- Find out when bonus depreciation is scheduled to phase out.
- Learn more about the kinds of property to which this depreciation applies.
- Find out if you should turn down this type of depreciation.
- Learn more about building improvements eligible for this depreciation.
- Discover how bonus depreciation can affect Section 179 expensing.
You’re probably aware of the 100% bonus depreciation tax break that’s available for a wide range of qualifying property. Fiducial has five important points to be aware of when it comes to this powerful tax-saving tool.
1. Bonus depreciation scheduled to phase out
Under current law, 100% bonus depreciation will phase out in steps for property placed in service in calendar years 2023 through 2027. Thus, an 80% rate will apply to property placed in service in 2023, 60% in 2024, 40% in 2025, and 20% in 2026, and a 0% rate will apply in 2027 and later years.
For certain aircraft (generally, company planes) and for the pre-January 1, 2027 costs of certain property with a long production period, the phaseout is scheduled to take place a year later, from 2024 to 2028.
Of course, Congress could always pass legislation to extend or revise these rules.
2. Bonus depreciation is available for new and most used property
In the past, used property didn’t qualify. However, it currently qualifies unless:
- The taxpayer previously used the property and
- The property was acquired in certain forbidden transactions (generally acquisitions that are tax free or from a related person or entity).
3. Taxpayers should sometimes make the election to turn down bonus depreciation
Taxpayers can elect to reject this depreciation for one or more classes of property. The election out may be useful for sole proprietorships, and business entities taxed under the rules for partnerships and S corporations, that want to prevent “wasting” depreciation deductions by applying them against lower-bracket income in the year property was placed in service — instead of against anticipated higher bracket income in later years.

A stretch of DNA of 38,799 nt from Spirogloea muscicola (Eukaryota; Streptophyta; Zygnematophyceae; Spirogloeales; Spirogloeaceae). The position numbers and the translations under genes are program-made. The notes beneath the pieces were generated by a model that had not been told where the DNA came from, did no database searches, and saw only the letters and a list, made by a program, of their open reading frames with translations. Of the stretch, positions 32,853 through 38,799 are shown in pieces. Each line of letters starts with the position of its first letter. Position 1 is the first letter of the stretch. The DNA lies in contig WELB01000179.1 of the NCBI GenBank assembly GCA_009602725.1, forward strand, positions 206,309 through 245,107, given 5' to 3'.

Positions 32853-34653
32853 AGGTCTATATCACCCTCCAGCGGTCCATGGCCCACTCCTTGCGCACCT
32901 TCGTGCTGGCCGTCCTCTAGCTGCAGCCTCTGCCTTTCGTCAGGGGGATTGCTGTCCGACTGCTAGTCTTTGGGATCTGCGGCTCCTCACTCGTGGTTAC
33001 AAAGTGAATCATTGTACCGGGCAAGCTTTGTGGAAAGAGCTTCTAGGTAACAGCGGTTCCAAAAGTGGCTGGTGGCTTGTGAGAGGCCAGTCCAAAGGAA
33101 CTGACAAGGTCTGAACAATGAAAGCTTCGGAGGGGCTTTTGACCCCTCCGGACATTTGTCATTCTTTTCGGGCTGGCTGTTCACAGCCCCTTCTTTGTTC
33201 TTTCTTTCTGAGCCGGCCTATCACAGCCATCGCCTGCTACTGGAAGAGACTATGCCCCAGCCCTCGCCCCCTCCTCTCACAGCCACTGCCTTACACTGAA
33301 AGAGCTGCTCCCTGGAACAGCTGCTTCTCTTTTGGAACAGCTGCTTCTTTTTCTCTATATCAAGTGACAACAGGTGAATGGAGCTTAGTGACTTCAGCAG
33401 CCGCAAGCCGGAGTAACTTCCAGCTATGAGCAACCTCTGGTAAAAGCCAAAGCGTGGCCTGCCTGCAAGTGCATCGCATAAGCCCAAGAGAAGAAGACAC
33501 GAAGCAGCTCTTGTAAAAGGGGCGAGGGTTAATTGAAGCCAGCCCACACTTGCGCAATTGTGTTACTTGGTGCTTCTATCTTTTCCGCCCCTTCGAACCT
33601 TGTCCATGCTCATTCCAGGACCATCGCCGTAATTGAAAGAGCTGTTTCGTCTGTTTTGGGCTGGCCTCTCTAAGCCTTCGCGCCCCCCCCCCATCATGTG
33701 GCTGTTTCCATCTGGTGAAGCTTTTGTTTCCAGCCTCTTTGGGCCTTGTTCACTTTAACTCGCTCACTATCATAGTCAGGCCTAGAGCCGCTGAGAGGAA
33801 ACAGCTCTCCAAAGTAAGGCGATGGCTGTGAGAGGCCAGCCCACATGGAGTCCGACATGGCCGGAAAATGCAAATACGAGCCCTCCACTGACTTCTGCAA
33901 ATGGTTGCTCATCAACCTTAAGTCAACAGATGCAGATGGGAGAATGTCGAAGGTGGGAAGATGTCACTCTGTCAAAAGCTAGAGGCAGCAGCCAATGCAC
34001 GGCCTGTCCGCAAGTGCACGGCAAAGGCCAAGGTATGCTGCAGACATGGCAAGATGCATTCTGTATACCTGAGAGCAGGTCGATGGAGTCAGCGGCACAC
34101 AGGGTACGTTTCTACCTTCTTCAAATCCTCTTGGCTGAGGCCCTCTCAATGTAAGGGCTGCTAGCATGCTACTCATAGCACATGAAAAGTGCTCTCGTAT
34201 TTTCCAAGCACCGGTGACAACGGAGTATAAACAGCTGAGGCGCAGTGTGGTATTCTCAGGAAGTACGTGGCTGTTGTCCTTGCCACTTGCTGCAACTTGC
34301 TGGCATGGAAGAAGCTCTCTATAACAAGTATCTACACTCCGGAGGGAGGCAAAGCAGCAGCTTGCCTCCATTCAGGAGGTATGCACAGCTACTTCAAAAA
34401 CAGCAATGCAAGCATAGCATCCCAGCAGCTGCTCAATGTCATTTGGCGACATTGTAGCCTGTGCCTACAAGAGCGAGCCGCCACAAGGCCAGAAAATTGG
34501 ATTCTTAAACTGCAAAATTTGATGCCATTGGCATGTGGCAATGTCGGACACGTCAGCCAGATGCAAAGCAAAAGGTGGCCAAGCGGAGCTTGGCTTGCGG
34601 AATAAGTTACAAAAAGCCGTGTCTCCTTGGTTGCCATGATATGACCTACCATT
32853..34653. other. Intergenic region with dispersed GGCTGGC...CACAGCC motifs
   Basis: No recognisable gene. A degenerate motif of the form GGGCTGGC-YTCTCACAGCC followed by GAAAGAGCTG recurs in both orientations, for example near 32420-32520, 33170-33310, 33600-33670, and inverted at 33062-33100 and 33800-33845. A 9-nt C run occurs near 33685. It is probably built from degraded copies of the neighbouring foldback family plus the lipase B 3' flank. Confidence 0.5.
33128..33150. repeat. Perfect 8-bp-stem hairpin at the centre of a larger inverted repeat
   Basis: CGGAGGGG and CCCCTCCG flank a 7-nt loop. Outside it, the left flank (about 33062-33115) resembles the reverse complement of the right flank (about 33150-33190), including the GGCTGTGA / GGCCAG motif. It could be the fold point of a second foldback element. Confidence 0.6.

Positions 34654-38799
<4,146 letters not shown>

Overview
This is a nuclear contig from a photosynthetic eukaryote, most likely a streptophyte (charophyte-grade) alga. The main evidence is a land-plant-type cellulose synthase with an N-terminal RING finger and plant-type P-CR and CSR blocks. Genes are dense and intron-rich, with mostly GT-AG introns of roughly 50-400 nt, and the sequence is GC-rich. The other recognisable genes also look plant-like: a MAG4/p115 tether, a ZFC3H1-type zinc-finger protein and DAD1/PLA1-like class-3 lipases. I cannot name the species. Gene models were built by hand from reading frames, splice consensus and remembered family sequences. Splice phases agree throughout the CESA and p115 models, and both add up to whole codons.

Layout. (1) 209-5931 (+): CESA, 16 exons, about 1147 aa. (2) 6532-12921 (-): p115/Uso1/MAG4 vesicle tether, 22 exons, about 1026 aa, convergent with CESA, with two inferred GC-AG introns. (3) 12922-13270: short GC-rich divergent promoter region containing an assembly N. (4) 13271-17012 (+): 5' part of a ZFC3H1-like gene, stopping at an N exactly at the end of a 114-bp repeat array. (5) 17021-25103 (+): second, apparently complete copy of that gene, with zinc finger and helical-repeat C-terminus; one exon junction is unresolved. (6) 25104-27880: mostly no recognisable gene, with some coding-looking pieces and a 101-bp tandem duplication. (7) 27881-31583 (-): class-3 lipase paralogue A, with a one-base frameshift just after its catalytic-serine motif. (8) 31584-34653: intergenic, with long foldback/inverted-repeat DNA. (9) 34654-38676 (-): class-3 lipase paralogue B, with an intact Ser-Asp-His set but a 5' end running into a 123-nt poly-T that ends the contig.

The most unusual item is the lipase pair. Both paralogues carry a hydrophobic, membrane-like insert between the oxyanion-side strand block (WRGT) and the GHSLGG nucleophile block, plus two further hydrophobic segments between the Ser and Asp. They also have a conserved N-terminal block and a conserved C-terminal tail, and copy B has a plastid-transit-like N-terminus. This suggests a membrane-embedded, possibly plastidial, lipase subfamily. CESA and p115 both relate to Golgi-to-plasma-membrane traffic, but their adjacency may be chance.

Note that business entities taxed as “regular” corporations (in other words, non-S corporations) are taxed at a flat rate.
4. Bonus depreciation is available for certain building improvements
Before the 2017 Tax Cuts and Jobs Act (TCJA), bonus depreciation was available for two types of real property:
- Land improvements other than buildings, for example fencing and parking lots, and
- “Qualified improvement property,” a broad category of internal improvements made to non-residential buildings after the buildings are placed in service.
The TCJA inadvertently eliminated this type of depreciation for qualified improvement property.
However, the 2020 Coronavirus Aid, Relief and Economic Security Act (CARES Act) made a retroactive technical correction to the TCJA. The correction makes qualified improvement property placed in service after December 31, 2017, eligible for bonus depreciation.
5. 100% bonus depreciation has reduced the importance of “Section 179 expensing”
If you own a smaller business, you’ve likely benefited from Sec. 179 expensing. This is an elective benefit that — subject to dollar limits — allows an immediate deduction of the cost of equipment, machinery, off-the-shelf computer software and some building improvements. Sec. 179 has been enhanced by the TCJA, but the availability of 100% bonus depreciation is economically equivalent and has greatly reduced the cases in which Sec. 179 expensing is useful.
We can help
The above discussion touches only on some major aspects of this type of depreciation. This is a complex area with tax implications for transactions other than simple asset acquisitions. Have questions about how to proceed in your situation? Call Fiducial at 1-866-FIDUCIAL or make an appointment at one of our office locations. Ready to book an appointment now? Click here. Know someone who might need our services? We love referrals!
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